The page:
Next summer, BMW will launch the M340i xDrive, an M Performance Vehicle that will sit below the forthcoming BMW M3 in the line-up - and the only regular 3 Series to use a six-cylinder petrol engine. To give us a taste of what to expect, BMW let us loose in its engineering prototype for a few fast laps of the Portimao race track in Portugal.
In the metal
Though the test car you see pictured here is wearing heavy disguise, BMW has already released preliminary images of the finished M340i (see it here in our news story), so we know it will build on the M Sport look with plenty of bespoke parts, unique alloy wheels (18s as standard, 19s as an upgrade) and lots of 'Cerium Grey' accenting. There's a subtle boot spoiler and large exhaust outlets poking out of an enhanced rear bumper, too.
Inside, the M Sport finish is again used as the basis for the car, with a few unique items such as chunky sports seats with seatbelts using the M Sport colours.
Given what BMW's M division did with xDrive four-wheel drive for the current M5, we shouldn't be surprised that it makes the M340i a lot of fun on track. While it doesn't have the same level of customisation as you'll find in the M5 (i.e. there is no rear-wheel-drive-only setting), in the Sport Plus mode, the M340i clearly sends most of its power to the rear wheels until there's a good deal of slip going on. Browse through our gallery and you should see how sideways you can get it, even in the middle setting of the stability control system. That's thanks in part to the standard M Sport differential (an electronically controlled item), which is tweaked for agility in the Sport driving modes.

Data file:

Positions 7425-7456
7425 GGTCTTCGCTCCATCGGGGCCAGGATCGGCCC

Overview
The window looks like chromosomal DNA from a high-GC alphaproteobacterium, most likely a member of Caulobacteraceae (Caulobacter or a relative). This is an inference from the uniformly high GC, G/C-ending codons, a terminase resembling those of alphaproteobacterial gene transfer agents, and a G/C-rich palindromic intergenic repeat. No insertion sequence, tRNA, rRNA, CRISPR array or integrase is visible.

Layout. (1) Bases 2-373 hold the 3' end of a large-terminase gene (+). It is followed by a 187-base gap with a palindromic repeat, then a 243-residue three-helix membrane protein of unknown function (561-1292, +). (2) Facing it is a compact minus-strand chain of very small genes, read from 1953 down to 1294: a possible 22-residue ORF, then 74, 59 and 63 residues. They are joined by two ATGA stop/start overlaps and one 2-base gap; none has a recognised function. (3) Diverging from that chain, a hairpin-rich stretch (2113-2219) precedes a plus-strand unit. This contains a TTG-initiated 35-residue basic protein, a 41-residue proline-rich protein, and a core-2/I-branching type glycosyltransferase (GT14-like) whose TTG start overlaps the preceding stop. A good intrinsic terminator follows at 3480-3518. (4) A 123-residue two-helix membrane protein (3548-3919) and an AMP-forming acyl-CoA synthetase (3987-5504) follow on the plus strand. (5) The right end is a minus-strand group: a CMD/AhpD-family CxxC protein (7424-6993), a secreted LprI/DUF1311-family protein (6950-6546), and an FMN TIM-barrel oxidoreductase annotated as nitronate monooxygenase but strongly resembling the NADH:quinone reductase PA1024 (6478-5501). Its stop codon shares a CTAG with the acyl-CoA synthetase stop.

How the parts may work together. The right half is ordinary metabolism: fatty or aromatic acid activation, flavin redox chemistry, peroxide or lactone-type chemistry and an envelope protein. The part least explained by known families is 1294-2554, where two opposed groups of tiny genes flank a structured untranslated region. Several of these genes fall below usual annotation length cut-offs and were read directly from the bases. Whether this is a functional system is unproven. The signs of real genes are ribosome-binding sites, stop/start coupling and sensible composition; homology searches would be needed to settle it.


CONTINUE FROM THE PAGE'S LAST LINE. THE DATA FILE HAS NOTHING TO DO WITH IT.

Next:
But we realise that few will attempt to drift their M340i around and during this 'research' we also discovered how biddable a chassis there is under this car. It's a cinch to set it up for a corner and use the inherent balance to power through at high speed. What's more, it's really adjustable on the limit, with plenty of messages through the steering and seat about the levels of grip available.
With a fast-driven M2 Competition ahead, there was effectively no limit to how hard we could push the car, and it proved to be well up to the job. The brakes and tyres eventually needed cooling down, but the car never felt ragged, despite the elevated pace. And yes, the six-cylinder engine is sublime.
This all bodes very well indeed for the finished product.
The six-cylinder petrol BMW 3 Series has, for a few generations, been wonderfully fast and cultured, but nowhere near as focused on driving as the mighty M3 above it. That all changes with the 2019 M340i xDrive. It's a very different beast to a full-on M car, but our first taste in prototype form suggests that it'll appeal to just as many enthusiasts when it launches later in 2019. We can't wait to try the finished product.